Good for another year.
The California Public Utilities Commission waved through next year’s budget for the California Advanced Services Fund, voting unanimous approval at last week’s meeting.
The plan includes a steep jump in administrative costs, without giving much detail on the reason for the increase. The CPUC’s division of ratepayer advocates asked for more transparency after the first draft of the budget resolution was released. There wasn’t much more detail about overhead costs in the approved version, though.
One item in the budget was $1.5 million to support the CPUC’s broadband mapping program after federal money runs out next September. That comes to about $2 million a year on an annualised basis. DRA didn’t object to the mapping project, but, again, wanted more detail on how the money is being spent. The final budget resolution made a better case…
[T]he California Interactive Broadband Map is a tool that the CASF uses to find and investigate broadband service in areas where project proposals are submitted. Without the continued work and efforts in the analysis of broadband availability data and updating of the map, it would be difficult for the Commission to determine what areas of the State are eligible for funding.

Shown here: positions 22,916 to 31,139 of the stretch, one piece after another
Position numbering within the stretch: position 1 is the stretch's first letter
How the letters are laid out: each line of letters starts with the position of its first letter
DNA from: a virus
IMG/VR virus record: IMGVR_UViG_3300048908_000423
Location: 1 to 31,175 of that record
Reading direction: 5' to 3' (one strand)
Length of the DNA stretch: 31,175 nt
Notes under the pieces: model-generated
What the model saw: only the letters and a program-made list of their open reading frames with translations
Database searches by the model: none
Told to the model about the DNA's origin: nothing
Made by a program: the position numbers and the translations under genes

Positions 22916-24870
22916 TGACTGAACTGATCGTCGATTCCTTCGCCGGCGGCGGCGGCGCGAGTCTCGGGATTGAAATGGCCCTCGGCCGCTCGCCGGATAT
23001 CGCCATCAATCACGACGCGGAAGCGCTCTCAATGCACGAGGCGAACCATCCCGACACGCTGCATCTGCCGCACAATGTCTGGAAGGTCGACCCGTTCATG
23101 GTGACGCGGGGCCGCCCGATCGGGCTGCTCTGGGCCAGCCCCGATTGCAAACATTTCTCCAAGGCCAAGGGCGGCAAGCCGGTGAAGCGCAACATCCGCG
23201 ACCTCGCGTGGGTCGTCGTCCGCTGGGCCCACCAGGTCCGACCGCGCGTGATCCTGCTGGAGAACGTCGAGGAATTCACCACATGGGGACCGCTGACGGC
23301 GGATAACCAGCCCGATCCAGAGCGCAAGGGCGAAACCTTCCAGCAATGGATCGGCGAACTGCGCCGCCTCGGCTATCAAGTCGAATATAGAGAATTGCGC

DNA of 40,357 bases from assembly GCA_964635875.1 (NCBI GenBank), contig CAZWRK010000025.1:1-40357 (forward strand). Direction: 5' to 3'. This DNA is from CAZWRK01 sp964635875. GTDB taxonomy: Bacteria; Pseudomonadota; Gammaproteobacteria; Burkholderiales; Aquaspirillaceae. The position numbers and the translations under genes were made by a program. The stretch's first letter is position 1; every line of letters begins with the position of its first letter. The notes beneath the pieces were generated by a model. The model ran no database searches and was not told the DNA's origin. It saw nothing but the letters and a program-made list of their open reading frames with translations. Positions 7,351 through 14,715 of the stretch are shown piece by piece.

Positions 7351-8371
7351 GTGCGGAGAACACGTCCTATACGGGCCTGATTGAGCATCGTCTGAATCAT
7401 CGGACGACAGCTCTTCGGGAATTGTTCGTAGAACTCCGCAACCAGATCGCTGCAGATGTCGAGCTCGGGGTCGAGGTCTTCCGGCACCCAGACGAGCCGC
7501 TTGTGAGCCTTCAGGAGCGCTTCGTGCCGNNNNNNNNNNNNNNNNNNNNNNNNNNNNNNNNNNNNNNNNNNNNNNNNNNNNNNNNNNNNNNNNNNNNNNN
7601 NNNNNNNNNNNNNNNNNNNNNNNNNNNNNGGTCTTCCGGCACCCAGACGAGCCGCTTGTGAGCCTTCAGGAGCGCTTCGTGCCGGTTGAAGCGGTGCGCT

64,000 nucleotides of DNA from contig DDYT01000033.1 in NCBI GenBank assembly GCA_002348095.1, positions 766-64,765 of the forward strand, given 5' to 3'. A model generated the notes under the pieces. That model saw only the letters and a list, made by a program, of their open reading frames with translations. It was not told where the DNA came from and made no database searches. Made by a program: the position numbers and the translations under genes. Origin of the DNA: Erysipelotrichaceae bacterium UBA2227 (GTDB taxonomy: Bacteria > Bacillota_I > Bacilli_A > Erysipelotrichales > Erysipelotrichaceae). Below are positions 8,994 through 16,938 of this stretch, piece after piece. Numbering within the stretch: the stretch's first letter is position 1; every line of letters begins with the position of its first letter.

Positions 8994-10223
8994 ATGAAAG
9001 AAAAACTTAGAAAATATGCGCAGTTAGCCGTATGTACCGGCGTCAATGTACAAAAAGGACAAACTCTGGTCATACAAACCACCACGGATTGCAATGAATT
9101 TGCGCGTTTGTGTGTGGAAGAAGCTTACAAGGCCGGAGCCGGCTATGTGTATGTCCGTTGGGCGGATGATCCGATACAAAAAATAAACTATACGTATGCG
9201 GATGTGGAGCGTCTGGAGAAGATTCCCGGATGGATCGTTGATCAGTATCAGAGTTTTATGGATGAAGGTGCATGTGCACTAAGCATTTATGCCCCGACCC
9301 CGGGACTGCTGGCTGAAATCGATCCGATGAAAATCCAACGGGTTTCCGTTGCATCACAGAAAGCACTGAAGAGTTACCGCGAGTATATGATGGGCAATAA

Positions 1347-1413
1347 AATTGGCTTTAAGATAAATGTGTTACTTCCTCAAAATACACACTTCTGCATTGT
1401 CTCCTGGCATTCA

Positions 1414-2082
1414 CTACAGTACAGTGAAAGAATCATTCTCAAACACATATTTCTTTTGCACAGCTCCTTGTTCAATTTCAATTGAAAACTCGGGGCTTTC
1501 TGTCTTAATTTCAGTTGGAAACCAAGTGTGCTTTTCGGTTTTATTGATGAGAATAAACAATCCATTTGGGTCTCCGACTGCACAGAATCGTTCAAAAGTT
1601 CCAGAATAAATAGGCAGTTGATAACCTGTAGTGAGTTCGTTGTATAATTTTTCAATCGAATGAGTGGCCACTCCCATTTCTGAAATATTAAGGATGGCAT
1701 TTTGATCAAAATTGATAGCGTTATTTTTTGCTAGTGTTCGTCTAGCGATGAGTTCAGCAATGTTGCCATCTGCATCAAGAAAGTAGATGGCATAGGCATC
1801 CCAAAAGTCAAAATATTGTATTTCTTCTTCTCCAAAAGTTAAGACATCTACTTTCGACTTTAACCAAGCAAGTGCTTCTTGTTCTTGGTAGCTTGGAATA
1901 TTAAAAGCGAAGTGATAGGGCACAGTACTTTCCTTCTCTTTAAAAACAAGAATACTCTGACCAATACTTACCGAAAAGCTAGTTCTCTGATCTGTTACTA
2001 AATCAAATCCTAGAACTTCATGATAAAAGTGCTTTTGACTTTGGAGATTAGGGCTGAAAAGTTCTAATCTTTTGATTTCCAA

The California cable industry’s lobbying front, the California Cable and Telecommunications Association, griped about the mapping and testing program too, saying the state should just rely on federal data. That would also make it harder for independent ISPs and cities to get CASF subsidies to build infrastructure. Which would suit CCTA just fine. The CPUC brushed off those complaints.
Assuming overhead and mapping/testing costs continue on the new course, there will be about $135 million left in the infrastructure grant kitty, unless Governor Brown signs senate bill 740, which would add another $70 million. That’s against something over $200 million in pending project requests, and more waiting in the wings for the next round of grant applications, whenever that might be.